Volume 78 / Number 3 - June 18 - 24, 2008
West and East Village, Chelsea, Soho, Noho, Little Italy, Chinatown and Lower East Side, Since


Villager photos by Elisabeth Robert

A monumental moment for Segal’s ‘Gay Liberation’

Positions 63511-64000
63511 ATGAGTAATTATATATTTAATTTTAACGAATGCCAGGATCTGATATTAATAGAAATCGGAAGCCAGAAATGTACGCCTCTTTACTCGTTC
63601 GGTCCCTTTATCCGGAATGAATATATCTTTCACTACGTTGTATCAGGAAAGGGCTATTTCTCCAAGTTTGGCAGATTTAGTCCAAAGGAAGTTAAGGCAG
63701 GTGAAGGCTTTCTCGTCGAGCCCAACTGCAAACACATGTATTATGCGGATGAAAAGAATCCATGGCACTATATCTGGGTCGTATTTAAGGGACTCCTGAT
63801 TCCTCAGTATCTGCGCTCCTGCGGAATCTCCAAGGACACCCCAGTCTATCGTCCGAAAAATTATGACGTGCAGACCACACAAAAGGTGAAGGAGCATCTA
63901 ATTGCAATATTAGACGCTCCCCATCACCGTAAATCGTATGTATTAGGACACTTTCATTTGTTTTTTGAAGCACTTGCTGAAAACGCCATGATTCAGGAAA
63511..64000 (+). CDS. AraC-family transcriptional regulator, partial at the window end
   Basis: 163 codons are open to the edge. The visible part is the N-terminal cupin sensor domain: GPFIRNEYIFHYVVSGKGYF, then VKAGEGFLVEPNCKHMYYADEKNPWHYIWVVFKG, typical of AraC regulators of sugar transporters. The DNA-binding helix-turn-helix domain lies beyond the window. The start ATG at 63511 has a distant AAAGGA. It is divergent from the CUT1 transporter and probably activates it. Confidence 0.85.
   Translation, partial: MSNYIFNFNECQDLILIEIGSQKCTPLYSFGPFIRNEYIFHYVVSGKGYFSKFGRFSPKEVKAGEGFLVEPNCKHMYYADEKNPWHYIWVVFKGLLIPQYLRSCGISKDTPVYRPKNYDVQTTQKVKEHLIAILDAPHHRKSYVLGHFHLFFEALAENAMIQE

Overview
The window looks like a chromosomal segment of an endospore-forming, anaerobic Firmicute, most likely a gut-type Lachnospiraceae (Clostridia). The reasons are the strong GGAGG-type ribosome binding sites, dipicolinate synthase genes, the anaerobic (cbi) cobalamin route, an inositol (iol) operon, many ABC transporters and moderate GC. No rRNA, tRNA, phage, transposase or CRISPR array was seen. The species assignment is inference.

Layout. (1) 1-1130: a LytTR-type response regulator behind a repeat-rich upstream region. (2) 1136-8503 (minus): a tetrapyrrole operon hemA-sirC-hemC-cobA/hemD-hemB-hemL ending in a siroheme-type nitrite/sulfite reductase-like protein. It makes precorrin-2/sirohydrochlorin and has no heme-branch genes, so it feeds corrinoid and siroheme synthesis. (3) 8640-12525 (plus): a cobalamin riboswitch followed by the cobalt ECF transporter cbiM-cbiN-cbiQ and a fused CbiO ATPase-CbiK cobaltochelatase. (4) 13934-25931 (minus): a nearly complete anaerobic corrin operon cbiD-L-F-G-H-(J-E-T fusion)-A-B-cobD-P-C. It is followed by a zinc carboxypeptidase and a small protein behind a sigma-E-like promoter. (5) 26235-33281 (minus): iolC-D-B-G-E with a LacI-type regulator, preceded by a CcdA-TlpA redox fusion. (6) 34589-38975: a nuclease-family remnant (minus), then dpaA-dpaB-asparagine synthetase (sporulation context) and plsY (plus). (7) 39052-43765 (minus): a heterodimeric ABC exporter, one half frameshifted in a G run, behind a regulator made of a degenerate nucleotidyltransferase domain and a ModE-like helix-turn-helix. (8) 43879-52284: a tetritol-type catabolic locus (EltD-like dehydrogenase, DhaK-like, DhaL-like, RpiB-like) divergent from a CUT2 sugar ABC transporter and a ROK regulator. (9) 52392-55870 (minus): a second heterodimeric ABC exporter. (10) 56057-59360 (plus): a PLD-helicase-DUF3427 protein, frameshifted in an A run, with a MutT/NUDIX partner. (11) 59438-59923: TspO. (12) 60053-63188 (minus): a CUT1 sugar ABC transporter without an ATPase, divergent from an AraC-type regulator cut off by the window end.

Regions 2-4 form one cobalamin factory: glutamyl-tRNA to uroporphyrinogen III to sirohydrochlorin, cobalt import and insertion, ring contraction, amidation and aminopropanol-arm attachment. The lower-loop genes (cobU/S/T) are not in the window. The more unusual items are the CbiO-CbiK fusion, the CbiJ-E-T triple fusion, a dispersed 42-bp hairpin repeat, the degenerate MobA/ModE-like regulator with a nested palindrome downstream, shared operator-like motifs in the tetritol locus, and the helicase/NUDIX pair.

Interns from the Parks Department’s Citywide Monuments Conservation Program touched up George Segal’s “Gay Liberation Monument” in Sheridan Square last week. Above, Lindsay McCook, painted the standing male couple, while below, from left, McCook, Katie McManus, Xsusha Flandro and Steven O’Banion freshened up the seated female pair. The cast-bronze, painted-white sculpture by Segal, who died in 2000, honors gay rights and commemorates the events at the Stonewall Inn, located across the street from the park, where the famed riots that started in the early hours of June 28, 1969, sparked the gay rights movement internationally. A decade after Stonewall, Peter Putnam, a wealthy Louisiana arts patron, commissioned the monument. Though Segal was not the first artist approached, he accepted the commission, which stipulated only that the work “had to be loving and caring, and show the affection that is the hallmark of gay people…and it had to have equal representation of men and women.” The project was fully designed and officially approved by 1982, but encountered some initial community opposition. Following a planned renovation of the park that sidelined the project, the rancor died down, and the monument was installed in Christopher Park in 1992.



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